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Massimo Pigliucci
Works at City University of New York
Attended University of Connecticut
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The discussion on fakery, aesthetics and artists as public intellectuals continues at #ScientiaSalon.
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That would make then artistic bullshitters.
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Massimo Pigliucci

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New paper with @raphaelscholl: The proximate–ultimate distinction and evolutionary developmental biology.
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Hey +Massimo Pigliucci this is a great article. I discussed this prior with my friend +Kirk Jordan who wrote a blog post about this. In it I conceded the distinction between observational science and historical sciences (evolutionary biology, cosmology, geology and so on), but made mention of the fact how these sciences work. Here are some of my comments.

[Kirk is right to make a distinction between the empirical sciences and the historical sciences. Evolutionary biology is a historical science, distinct from functional (i.e. molecular biology or genetics). In the historical sciences, where experiments are inappropriate narratives must be constructed.

While someone might be rightfully sceptical of the historical narratives of evolutionary biology because they seem like just so stories, the narratives, at least the good ones anyway, must be built on evidence.

But from where does this evidence come from? One must remember that nature itself, living or otherwise, has a history inscribed into it. We are all, if you will, historical structures (as Francois Jacob likes to puts it).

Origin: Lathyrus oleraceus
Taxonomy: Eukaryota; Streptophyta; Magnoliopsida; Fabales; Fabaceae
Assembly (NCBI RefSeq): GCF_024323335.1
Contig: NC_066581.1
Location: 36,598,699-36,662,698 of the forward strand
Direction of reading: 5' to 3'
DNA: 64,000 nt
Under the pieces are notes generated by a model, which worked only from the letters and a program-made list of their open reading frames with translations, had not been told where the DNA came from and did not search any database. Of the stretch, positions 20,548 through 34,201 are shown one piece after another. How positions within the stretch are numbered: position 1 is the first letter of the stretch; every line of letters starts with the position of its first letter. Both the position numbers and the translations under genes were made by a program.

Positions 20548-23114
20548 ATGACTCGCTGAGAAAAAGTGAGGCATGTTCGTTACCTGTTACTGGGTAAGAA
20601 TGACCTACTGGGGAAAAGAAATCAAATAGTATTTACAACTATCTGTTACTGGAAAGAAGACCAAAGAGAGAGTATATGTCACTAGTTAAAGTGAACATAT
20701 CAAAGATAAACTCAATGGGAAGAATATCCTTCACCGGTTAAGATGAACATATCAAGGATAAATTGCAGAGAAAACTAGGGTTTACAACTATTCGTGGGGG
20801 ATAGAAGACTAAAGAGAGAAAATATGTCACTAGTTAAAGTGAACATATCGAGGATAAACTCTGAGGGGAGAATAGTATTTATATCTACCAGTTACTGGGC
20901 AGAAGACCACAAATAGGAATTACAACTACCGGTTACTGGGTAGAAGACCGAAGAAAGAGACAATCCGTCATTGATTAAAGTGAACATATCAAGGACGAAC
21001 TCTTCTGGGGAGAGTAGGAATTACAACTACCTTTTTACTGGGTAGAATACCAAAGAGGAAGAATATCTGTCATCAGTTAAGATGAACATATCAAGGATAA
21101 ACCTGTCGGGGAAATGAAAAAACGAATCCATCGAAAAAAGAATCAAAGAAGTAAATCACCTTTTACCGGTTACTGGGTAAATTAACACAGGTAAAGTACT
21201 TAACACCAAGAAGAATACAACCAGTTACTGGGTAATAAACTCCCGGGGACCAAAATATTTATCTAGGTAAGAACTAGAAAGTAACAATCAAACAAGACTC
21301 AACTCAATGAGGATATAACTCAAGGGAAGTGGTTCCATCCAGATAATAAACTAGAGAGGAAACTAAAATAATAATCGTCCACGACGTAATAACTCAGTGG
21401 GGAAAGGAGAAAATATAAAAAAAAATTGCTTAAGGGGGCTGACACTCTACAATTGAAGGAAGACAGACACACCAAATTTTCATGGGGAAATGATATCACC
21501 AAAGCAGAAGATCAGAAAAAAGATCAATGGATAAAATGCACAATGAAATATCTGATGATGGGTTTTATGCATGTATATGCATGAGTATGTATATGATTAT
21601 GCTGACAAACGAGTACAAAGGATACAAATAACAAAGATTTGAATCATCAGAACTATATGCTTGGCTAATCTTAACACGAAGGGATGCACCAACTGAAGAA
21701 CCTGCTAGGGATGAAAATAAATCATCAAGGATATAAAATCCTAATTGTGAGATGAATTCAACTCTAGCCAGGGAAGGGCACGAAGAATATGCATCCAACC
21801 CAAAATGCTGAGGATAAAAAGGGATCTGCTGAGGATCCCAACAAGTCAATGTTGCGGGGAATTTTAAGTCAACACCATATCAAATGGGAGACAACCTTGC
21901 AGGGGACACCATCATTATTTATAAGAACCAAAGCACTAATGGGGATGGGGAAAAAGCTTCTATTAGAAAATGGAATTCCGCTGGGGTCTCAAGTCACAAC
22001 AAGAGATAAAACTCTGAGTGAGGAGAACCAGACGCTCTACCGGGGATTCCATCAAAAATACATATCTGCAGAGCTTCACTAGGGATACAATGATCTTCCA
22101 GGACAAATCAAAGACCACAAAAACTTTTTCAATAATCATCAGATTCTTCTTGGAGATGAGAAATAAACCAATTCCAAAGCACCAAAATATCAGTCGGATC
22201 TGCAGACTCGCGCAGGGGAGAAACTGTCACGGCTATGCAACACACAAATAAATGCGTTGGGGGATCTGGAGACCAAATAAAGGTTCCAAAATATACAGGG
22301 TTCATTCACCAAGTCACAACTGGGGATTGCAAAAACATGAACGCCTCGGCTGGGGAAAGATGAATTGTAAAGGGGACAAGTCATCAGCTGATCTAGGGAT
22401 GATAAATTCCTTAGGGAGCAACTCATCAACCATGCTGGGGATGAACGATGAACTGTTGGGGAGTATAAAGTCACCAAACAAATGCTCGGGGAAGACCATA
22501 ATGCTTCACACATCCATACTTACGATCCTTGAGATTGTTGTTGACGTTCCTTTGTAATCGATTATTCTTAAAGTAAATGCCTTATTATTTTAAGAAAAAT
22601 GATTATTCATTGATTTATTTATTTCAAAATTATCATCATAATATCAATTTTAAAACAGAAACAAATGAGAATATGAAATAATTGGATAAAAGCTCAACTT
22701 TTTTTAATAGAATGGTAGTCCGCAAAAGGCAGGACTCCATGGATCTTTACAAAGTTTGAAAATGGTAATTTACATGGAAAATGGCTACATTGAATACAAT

We can take a problem. For example, the origins of language. We do not have a narrative yet, but we do know where to look to build one. We know that language, narrowly construed, is a computational process. We also know that it is intensional, internal, and individual. So if we want to look for the historical origins of language we know to look for computational/recursive structures in other animals. We know for example, to look at insect navigation or to look at how other animals mentally represent number. We know that animals do not have a representation of number as we do when we've matured, but we do know that children at one stage in their mental development share the same representation of number as other animals.

We also know that since language is individual, it must have come about via mutation. This is what we know from linguistics and good, conservative biological practice.

Historical narratives have explanatory value because events in a historical sequence usually make a causal contribution to later events. For example, take the extinction of the dinosaurs. This extinction vacated a large number of ecological niches and set the stage for the spectacular radiation of the mammals during the Paleocene and Eocene era, owing to their invasion of these vacant niches.

We can also gather evidence to support historical narratives -- meaning that some can be tested. Take the demise of the dinosaurs once more. It was once attributed to a devastating disease to which they were vulnerable. It was also attributed to an ecological or climate crisis. In the 1980s when the asteroid narrative was proposed by Walter Alvarez, both narratives were abandoned after the discovery of the impact in the Yucatan.